(Near Stowe, Sugarbush, Bolton Valley)
For two decades, chef Tony DiRuacco-a native son of the Italian island of Capri-has been luring Stowe-bound wayfarers to his Tuscanized 1820 farmhouse to enjoy an unusual yet surprisingly successful hybrid: Vermont-Italian cuisine. The dining porch, transfigured by terra-cotta tones and trailing ivy, frames Green Mountains in lieu of Appenines, and the cross-cultural approach finds its apotheosis in an entrée of scallopine alla Vermontese ($16.50), in which maple syrup, mustard seeds and grilled apples contribute to a Marsala-spiked sautée. Those seeking something light (relatively speaking) can assemble or share a meal of "Italian tapas"-small plates ranging from simple spaghetti with garlic and oil ($2.50) to ostriche in camicia, fresh oysters sautéed with leeks and peppercorns in a gratinéed brandy cream sauce ($9.50). Devotees often opt for the $40 tasting menu, a five-course extravaganza that might commence with succulent pumpkin gnocchi and culminate in a volcanic chocolate timbale. On Fridays, for a $5 surcharge, these treats come with entertainment: In the wood-beamed Theatre Barn, local musicians dish up genres ranging from cabaret to Caribbean.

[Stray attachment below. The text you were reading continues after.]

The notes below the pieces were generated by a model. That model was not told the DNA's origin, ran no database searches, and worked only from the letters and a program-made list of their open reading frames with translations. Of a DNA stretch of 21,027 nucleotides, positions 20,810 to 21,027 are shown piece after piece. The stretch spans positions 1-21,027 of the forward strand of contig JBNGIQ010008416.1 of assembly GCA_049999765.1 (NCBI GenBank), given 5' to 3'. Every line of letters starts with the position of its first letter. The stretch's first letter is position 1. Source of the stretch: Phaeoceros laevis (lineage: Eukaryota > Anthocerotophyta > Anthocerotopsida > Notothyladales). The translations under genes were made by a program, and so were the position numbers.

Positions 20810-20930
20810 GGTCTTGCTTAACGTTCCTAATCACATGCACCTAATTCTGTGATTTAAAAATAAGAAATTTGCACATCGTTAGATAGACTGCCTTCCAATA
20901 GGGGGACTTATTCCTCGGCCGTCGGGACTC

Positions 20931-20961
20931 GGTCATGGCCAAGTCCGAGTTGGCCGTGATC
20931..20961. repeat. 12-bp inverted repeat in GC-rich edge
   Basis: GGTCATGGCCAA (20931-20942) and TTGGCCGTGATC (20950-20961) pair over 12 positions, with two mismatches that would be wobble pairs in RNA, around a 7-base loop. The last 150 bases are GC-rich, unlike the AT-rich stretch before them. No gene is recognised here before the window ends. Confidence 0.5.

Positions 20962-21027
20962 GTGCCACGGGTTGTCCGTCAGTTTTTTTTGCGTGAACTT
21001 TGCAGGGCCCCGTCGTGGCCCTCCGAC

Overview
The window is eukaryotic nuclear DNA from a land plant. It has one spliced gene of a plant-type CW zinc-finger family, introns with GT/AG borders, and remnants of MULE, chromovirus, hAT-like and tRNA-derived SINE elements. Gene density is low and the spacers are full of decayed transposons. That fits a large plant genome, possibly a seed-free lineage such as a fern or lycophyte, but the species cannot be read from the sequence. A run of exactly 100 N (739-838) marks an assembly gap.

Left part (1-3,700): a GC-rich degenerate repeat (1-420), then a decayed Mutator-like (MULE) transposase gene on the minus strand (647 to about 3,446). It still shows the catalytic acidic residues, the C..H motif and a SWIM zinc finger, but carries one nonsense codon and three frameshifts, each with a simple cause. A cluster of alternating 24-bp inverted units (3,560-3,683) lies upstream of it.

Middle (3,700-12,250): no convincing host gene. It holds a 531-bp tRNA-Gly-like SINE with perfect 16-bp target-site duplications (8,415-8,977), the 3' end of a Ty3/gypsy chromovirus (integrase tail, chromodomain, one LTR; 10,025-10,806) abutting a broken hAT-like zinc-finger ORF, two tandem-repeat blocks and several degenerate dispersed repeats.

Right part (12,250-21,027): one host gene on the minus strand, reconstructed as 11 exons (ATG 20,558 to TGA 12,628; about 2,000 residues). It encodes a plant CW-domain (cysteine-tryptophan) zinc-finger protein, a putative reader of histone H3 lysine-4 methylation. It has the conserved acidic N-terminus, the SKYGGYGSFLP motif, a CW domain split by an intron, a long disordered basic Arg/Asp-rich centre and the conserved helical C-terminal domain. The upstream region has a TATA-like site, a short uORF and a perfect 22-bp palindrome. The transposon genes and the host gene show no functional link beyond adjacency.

Villa Tragara, Route 100, Waterbury, Vt.; 802-244-5288, www.digitalfrontier.com/saa/villa.